Sarah DeGue, Katherine A Fowler, Cynthia Calkins
INTRODUCTION: Several high-profile cases in the U.S. have drawn public attention to the use of lethal force by law enforcement (LE), yet research on such fatalities is limited. Using data from a public health surveillance system, this study examined the characteristics and circumstances of these violent deaths to inform prevention. METHODS: All fatalities (N=812) resulting from use of lethal force by on-duty LE from 2009 to 2012 in 17 U.S. states were examined using National Violent Death Reporting System data...
November 2016: American Journal of Preventive Medicine
Manfred J Müller, Janna Enderle, Anja Bosy-Westphal
Metabolic adaptation to weight changes relates to body weight control, obesity and malnutrition. Adaptive thermogenesis (AT) refers to changes in resting and non-resting energy expenditure (REE and nREE) which are independent from changes in fat-free mass (FFM) and FFM composition. AT differs in response to changes in energy balance. With negative energy balance, AT is directed towards energy sparing. It relates to a reset of biological defence of body weight and mainly refers to REE. After weight loss, AT of nREE adds to weight maintenance...
October 13, 2016: Current Obesity Reports
Aparna P Nanduri, Sally Fullman, Lori Morell, Steve Buyske, Mary L Wagner
BACKGROUND: Project Healthy Bones (PHB) is a 24-week, peer-led exercise and education program for older adults at risk of osteoporosis. METHOD: Residents from an assisted living and senior community program were enrolled after medical clearance. Participant demographics, geriatric fitness assessments, exercise logs, quizzes, and surveys were collected at baseline and 24 weeks. Data were analyzed using paired t tests and ANOVA of change scores for the pooled data within the R statistical environment...
October 11, 2016: Journal of Applied Gerontology: the Official Journal of the Southern Gerontological Society
Christina Lannering, Marie Ernsth Bravell, Linda Johansson
A structured and systematic care process for preventive work, aimed to reduce falls, pressure ulcers and malnutrition among older people, has been developed in Sweden. The process involves risk assessment, team-based interventions and evaluation of results. Since development, this structured work process has become web-based and has been implemented in a national quality registry called 'Senior Alert' and used countrywide. The aim of this study was to describe nursing staff's experience of preventive work by using the structured preventive care process as outlined by Senior Alert...
October 12, 2016: Health & Social Care in the Community
T Mori, C J Crandall, D A Ganz
: We developed a Markov microsimulation model among hypothetical cohorts of community-dwelling US white women without prior major osteoporotic fractures over a lifetime horizon. At ages 75 and 80, adding 1 year of exercise to 5 years of oral bisphosphonate therapy is cost-effective at a conventionally accepted threshold compared with bisphosphonates alone. INTRODUCTION: The purpose of this study was to examine the cost-effectiveness of the combined strategy of oral bisphosphonate therapy for 5 years and falls prevention exercise for 1 year compared with either strategy in isolation...
October 11, 2016: Osteoporosis International
Tsukimi Tsukada, Hisataka Sakakibara
OBJECTIVES: This study aimed to examine effective assessment methods of falls in the workplace. METHODS: There were 436 employees (305 males and 131 females) of electrical appliance manufacturers included in this study. In 2014, a baseline survey was conducted using the fall scores questionnaire and the self-check risk assessment of falls and other accidents in the workplace (physical function measurement and questionnaire). In 2015, the occurrence of falls in the past year was investigated...
September 30, 2016: Journal of Occupational Health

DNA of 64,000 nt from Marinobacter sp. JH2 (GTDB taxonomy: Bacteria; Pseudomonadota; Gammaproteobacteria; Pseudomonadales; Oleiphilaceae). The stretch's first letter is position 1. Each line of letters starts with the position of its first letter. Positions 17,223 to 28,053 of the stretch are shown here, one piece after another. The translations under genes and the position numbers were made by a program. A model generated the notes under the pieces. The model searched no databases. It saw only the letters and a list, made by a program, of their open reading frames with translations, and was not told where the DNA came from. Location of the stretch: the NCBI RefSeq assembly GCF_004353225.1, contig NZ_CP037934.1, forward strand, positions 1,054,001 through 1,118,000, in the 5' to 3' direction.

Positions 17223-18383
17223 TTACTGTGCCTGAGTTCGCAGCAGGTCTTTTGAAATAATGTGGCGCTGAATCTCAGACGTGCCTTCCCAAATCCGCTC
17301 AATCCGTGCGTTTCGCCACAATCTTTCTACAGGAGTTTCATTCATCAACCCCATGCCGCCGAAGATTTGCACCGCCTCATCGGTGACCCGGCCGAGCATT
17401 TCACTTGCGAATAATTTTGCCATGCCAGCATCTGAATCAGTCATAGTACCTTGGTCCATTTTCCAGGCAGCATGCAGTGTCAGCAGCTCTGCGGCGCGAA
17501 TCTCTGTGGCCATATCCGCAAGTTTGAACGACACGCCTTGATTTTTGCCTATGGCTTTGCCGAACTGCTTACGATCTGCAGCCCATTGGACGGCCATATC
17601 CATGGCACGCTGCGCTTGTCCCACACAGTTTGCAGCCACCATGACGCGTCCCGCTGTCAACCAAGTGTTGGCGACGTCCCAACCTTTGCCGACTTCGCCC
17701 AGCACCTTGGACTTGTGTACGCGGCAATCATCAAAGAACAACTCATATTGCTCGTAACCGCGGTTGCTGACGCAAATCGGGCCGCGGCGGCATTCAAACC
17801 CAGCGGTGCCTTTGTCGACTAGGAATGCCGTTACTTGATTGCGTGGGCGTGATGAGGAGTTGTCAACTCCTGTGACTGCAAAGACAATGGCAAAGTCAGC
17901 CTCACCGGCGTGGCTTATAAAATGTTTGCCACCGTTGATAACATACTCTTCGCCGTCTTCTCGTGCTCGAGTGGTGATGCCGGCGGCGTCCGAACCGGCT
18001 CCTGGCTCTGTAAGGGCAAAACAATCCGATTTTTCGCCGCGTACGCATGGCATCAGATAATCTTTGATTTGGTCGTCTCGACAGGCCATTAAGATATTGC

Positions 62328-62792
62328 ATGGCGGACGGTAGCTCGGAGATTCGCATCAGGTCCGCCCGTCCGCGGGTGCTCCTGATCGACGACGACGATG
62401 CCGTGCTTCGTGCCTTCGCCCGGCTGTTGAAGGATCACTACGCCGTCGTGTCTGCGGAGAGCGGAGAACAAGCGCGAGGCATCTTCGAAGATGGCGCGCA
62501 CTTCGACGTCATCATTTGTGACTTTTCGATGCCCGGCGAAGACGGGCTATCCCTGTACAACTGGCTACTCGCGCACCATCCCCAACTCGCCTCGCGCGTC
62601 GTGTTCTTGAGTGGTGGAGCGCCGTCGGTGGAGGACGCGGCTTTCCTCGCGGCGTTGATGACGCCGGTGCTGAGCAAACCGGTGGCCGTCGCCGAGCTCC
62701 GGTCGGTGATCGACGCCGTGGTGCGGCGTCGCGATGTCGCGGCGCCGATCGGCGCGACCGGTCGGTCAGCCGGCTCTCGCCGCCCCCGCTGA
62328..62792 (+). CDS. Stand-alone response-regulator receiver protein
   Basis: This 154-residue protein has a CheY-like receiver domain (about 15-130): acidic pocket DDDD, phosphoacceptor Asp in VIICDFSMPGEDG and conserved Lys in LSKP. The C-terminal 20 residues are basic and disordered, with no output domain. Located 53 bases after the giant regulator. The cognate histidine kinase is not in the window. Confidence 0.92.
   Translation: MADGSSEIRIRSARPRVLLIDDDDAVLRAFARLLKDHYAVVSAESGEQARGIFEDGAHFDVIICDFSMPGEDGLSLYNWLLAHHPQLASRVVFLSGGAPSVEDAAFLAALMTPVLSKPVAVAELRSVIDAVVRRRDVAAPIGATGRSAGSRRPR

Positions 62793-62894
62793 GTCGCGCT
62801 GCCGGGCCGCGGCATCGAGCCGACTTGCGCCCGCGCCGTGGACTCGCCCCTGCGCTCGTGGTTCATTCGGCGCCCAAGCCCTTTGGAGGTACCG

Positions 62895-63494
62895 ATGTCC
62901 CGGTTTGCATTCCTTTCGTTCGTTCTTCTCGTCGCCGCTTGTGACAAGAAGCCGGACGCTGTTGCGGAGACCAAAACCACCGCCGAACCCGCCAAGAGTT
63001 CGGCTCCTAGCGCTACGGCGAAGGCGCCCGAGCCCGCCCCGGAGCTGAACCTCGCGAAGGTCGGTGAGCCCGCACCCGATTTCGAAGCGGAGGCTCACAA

Thelma J Mielenz, Laura L Durbin, Fern Hertzberg, Diana Nobile-Hernandez, Haomiao Jia
Falls are dangerous and costly for older adults. The A Matter of Balance/Volunteer Lay Leader (AMOB/VLL) program is an evidence-based fall risk reduction program that could help reduce this burden. This study introduced a door-through-door transportation program to improve program delivery (N = 126). Characteristics predicting completion of all eight AMOB/VLL sessions were identified using logistic regression. Individual growth models were employed to determine the immediate, intermediate, and long-term goal outcomes resulting from receiving an adequate dose of the program (five to eight sessions)...
October 7, 2016: Translational Behavioral Medicine
Kilian Rapp, Johannes Ravindren, Clemens Becker, Ulrich Lindemann, Andrea Jaensch, Jochen Klenk
BACKGROUND: There is evidence about time-dependent fracture rates in different settings and situations. Lacking are data about underlying time-dependent fall risk patterns. The objective of the study was to analyse fall rates as a function of time after admission to sub-acute hospital units and to evaluate the time-dependent impact of clinical factors at baseline on fall risk. METHODS: This retrospective cohort study used data of 5,255 patients admitted to sub-acute units in a geriatric rehabilitation clinic in Germany between 2010 and 2014...
October 7, 2016: BMC Geriatrics
David Franklin Niedrig, Liesa Hoppe, Sarah Mächler, Heike Russmann, Stefan Russmann
OBJECTIVE: Benzodiazepines and "Z-drug" GABA-receptor modulators (BDZ) are among the most frequently used drugs in hospitals. Adverse drug events (ADE) associated with BDZ can be the result of preventable medication errors (ME) related to dosing, drug interactions and comorbidities. The present study evaluated inpatient use of BDZ and related ME and ADE. METHODS: We conducted an observational study within a pharmacoepidemiological database derived from the clinical information system of a tertiary care hospital...
2016: PloS One
Tiago C Antonini, Jose A de Paz, Euler E Ribeiro, Elorídes Brito, Kennya S Mota, Terezinha L Silva, Carlos Cristi-Monteiro, Pedro V C Jung, Ivana B M da Cruz
Objective To ascertain whether modifiable physical performance-based measurements predicted 5.5-year mortality in a riparian elderly cohort in the Amazon rainforest region. Methods A longitudinal study evaluating the impact of functional determinants on 5.5-year mortality in a riparian elderly cohort from Maués City in the state of Amazonas, Brazil, was performed. The study was a follow-up of a previous observational investigation that evaluated various fitness tests in 630 Amazonian riparian elderly (291 males and 339 females) aged 72...
August 2016: Revista Panamericana de Salud Pública, Pan American Journal of Public Health